Giant Schnauzer Breeders with Puppies for Sale

Giant Schnauzer Information

Breed Group: Working
Picture of a Giant Schnauzer

Giant Schnauzer Puppy Pictures

  • Breed Standard Picture for Giant Schnauzers
  • Picture of a Giant Schnauzer Puppy
  • Picture of a Giant Schnauzer Puppy
  • Picture of a Giant Schnauzer Puppy
  • Picture of a Giant Schnauzer Puppy
  • Picture of a Giant Schnauzer Puppy
  • Picture of a Giant Schnauzer Puppy
  • Picture of a Giant Schnauzer Puppy
  • Picture of a Giant Schnauzer Puppy
  • Picture of a Giant Schnauzer Puppy
  • Picture of a Giant Schnauzer Puppy
  • Picture of a Giant Schnauzer Puppy

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Characteristics
Size:
Grooming Needs:
Exercise Needs:
Good With Dogs:
Watchdog Ability:
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Overview
The largest of the three Schnauzer breeds, the Giant Schnauzer originated in Germany. A versatile breed, they were used as cattle dogs, sheepherders, guarding, and as noble companions. Although this breed is relatively rare in the United States, they are steadily gaining in popularity.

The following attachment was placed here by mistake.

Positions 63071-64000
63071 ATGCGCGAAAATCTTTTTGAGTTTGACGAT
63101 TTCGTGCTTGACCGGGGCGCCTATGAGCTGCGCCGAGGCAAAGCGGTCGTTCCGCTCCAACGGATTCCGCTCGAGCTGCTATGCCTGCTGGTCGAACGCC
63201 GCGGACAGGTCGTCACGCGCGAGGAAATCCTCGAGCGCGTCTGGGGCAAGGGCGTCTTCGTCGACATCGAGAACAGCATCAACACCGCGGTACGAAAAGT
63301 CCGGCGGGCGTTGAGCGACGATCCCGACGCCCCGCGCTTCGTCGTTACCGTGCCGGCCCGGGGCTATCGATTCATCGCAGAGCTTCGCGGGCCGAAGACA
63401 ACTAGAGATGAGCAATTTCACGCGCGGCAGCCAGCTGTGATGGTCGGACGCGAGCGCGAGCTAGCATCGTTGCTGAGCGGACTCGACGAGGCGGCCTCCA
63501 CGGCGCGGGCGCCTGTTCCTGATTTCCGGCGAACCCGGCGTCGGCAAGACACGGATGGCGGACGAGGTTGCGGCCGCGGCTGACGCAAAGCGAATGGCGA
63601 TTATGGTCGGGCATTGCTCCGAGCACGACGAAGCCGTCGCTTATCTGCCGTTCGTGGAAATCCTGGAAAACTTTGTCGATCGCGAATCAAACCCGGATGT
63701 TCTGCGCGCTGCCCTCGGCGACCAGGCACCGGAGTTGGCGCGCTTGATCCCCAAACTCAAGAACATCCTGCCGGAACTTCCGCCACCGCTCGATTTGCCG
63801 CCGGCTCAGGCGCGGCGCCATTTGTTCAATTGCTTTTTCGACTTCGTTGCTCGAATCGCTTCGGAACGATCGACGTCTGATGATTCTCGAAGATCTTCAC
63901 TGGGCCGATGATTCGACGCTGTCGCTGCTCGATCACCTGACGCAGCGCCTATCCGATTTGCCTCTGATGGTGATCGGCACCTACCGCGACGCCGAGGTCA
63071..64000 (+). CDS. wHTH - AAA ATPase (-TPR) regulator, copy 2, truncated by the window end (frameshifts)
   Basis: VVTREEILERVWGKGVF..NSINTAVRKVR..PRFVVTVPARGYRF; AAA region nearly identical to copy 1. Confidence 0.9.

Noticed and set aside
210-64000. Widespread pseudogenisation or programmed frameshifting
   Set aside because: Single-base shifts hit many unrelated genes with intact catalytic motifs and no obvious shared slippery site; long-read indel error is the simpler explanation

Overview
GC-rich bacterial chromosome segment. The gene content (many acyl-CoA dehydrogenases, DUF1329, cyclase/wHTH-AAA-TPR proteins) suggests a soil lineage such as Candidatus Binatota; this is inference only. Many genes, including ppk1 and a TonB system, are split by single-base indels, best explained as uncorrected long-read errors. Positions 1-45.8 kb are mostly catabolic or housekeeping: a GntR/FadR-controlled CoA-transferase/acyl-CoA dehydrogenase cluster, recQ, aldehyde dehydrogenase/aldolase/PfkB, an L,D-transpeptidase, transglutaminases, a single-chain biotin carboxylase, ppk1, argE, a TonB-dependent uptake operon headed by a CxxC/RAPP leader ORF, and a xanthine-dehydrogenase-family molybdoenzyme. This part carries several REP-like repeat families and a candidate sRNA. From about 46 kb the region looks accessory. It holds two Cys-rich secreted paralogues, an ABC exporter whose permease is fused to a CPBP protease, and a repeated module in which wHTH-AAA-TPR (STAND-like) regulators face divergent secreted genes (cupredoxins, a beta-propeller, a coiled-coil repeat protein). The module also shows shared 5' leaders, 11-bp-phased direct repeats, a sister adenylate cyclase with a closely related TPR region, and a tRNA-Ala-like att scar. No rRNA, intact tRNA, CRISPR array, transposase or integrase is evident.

Character
The Giant Schnauzer is powerful and large, yet possesses elegance. This breed is capable of enduring harsh weather and is extremely hardy, independent, and courageous. A proud and determined breed, the Giant Schnauzers varied attributes make them a loyal and trustworthy family pet.

Does your Giant Schnauzer bark, howl, and cry whenever you leave the house? Separation anxiety is extreme anxiety experienced by your dog when you are away from him.
Temperament
This breed is very loving, protective, and responsible. They thrive on human companionship and do not do well if left alone for extended periods of time. They are not recommended for the novice dog owner, two-career family, or a sedentary owner. This bold breed is intense and complex and requires an owner who completely understands them. They are highly intelligent, imposing, and extremely protective of their family and territory. They make excellent guard dogs. The Giant Schnauzer does best in a home with children over the age of 14 who are considerate and well behaved. They typically do not get along with other household pets.